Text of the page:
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I have a directory that contains 800 subdirectories named disp-001 ... disp-800. All these sub-directories need to contain a specific file say stdout. One among them does not contain the file and I need to find the folder that does not have the file. If I try

find . -name "stdout"

it returns me the values of all files, but they are not ordered from 001 to 800, which makes it very difficult for me to identify the folder. Is there a way to order the output such that they are ordered numerically?

NOTE:

I'm leaving this question unedited to demonstrate (atleast to myself) a classic XY problem. All I needed was to identify directories not containing a particular file, but instead this question was about a particular attempted solution to the problem. The solution for finding a directory that does not contain a particular file is provided here.

  • Is your question about finding the directory that does not have a given file, or about sorting the output of find? – Jeff Schaller Sep 11 '15 at 16:13
  • printf '%s\n' dir*/stdout – Stéphane Chazelas Sep 11 '15 at 16:13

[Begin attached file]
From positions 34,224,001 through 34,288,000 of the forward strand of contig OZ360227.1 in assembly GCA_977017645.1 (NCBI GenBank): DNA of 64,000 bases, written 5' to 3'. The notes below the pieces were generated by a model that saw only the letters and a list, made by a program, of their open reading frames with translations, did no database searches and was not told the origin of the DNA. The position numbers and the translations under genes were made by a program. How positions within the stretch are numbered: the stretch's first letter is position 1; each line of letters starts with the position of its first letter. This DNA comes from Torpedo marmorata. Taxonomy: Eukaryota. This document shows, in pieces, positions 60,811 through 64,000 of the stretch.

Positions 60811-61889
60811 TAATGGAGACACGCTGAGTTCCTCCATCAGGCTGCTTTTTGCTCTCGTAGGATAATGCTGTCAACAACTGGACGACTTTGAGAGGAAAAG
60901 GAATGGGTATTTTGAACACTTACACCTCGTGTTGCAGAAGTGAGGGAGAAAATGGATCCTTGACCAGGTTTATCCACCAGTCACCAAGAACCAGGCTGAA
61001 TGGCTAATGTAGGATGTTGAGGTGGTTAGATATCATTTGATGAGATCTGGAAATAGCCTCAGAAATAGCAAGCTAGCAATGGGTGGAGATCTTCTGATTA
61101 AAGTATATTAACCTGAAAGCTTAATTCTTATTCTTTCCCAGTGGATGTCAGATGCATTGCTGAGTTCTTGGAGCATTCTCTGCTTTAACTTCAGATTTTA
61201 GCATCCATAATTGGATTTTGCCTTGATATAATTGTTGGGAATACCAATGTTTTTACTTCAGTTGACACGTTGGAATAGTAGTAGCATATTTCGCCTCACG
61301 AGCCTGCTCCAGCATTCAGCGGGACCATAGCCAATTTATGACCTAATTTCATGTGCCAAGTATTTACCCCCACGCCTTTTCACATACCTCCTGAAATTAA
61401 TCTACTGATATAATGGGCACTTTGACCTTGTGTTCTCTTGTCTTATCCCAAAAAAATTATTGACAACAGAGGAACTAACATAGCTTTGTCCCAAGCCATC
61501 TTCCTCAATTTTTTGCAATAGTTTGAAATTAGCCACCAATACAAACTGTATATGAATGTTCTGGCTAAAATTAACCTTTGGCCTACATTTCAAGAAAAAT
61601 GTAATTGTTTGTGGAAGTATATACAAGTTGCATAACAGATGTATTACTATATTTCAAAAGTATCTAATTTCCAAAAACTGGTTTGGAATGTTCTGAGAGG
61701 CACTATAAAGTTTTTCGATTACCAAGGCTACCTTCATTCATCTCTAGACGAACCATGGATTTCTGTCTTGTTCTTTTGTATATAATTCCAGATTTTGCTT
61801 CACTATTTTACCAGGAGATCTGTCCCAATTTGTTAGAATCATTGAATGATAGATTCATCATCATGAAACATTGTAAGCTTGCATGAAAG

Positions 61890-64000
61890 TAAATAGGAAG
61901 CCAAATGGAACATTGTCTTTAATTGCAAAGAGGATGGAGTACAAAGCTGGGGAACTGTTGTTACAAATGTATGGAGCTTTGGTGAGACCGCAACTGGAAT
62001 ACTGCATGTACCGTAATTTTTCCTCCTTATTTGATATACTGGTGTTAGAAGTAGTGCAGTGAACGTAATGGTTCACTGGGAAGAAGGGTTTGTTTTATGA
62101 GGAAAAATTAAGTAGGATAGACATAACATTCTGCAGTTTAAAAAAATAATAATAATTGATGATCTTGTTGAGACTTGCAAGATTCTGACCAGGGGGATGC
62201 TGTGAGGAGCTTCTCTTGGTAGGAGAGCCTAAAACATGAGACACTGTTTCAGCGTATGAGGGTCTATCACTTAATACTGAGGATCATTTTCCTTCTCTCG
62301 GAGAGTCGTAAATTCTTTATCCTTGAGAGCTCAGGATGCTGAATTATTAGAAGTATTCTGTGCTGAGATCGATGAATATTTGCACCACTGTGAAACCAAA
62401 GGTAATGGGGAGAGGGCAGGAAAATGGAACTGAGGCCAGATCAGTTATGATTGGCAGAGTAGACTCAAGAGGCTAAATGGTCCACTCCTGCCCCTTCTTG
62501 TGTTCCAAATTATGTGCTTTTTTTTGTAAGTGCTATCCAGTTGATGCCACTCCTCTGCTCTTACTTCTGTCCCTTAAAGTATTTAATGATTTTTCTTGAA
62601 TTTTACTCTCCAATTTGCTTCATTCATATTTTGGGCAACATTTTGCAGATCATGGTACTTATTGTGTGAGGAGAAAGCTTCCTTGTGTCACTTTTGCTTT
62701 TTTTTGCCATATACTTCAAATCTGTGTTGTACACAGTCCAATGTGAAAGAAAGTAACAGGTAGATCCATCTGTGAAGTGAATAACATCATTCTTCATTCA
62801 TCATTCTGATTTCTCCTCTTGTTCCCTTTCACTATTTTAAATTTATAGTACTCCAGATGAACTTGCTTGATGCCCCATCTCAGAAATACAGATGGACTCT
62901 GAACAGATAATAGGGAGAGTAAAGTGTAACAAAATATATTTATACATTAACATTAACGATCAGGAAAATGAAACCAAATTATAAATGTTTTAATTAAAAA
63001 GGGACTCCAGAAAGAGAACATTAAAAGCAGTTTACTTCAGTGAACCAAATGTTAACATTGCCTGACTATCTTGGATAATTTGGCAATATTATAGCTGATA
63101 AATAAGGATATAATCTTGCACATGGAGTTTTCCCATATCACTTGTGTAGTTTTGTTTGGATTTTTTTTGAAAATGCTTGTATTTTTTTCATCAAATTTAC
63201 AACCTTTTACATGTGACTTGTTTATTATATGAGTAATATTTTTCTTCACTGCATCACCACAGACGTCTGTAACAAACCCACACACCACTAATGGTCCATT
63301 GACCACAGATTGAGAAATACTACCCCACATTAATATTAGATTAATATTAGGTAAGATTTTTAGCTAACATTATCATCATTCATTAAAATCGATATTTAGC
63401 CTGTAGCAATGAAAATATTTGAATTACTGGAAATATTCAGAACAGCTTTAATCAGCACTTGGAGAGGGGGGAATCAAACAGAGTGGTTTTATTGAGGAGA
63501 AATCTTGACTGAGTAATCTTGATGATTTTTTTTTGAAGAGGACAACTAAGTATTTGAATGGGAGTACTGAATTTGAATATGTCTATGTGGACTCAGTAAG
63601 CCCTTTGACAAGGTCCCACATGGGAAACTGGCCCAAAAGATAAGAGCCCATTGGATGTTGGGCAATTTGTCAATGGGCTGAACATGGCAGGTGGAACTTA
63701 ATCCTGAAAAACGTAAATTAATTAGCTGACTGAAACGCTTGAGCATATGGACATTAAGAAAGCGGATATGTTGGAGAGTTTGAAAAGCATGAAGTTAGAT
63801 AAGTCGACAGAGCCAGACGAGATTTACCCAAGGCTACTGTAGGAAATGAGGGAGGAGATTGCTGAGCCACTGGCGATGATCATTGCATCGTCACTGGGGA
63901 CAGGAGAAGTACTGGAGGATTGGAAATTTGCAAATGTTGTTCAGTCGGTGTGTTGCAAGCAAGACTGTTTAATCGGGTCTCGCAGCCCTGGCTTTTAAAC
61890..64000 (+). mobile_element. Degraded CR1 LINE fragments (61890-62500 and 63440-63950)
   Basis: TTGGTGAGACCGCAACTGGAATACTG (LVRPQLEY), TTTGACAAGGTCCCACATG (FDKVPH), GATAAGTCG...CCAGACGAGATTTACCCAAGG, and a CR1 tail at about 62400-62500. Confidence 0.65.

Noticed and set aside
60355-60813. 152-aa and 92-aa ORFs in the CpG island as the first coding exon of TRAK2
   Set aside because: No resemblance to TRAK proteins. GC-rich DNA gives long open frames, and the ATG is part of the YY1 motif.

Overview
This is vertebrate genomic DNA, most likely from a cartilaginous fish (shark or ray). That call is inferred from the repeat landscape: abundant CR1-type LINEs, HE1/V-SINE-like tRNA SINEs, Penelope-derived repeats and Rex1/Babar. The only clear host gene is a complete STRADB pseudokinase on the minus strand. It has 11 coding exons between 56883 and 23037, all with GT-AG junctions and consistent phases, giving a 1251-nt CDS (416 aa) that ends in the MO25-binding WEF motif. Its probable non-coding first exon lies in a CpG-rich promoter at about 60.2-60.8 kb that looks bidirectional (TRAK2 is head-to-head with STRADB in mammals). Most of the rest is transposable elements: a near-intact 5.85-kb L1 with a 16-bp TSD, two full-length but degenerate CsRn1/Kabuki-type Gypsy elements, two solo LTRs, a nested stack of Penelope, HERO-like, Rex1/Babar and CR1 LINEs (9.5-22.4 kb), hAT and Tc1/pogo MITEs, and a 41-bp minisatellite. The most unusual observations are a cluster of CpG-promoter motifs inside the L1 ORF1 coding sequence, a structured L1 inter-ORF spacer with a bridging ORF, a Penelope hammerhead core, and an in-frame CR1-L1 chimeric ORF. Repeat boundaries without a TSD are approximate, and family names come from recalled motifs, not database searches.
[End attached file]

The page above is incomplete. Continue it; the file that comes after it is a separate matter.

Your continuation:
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    See also zsh's printf '%s\n' dir*(/^e:'[ -e $REPLY/stdout ]':) – Stéphane Chazelas Sep 11 '15 at 16:14
  • Sorry its a XY problem. I need the directory that does not contain the file. I will rephrase the question – WanderingMind Sep 11 '15 at 16:15
  • +1 to Stephane's zsh answer for the trailing (functional!) :) – Jeff Schaller Sep 11 '15 at 16:21
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Personally, I would use the shell for that instead:

$ for dir in disp-{001..800}; do [ -f "$dir"/stdout ] || echo "$dir"; done
disp-389

In my test, disp-389 was the only directory lacking that file and so the only one printed.

If your shell doesn't support that form of brace expansion, just use for dir in disp* or, assuming you want to check all directories, for dir in */.

  • That assumes zsh or a recent version of bash (4.0 or above). – Stéphane Chazelas Sep 11 '15 at 16:34
  • @StéphaneChazelas fair enough, edited to add a more portable way. – terdon Sep 11 '15 at 16:36

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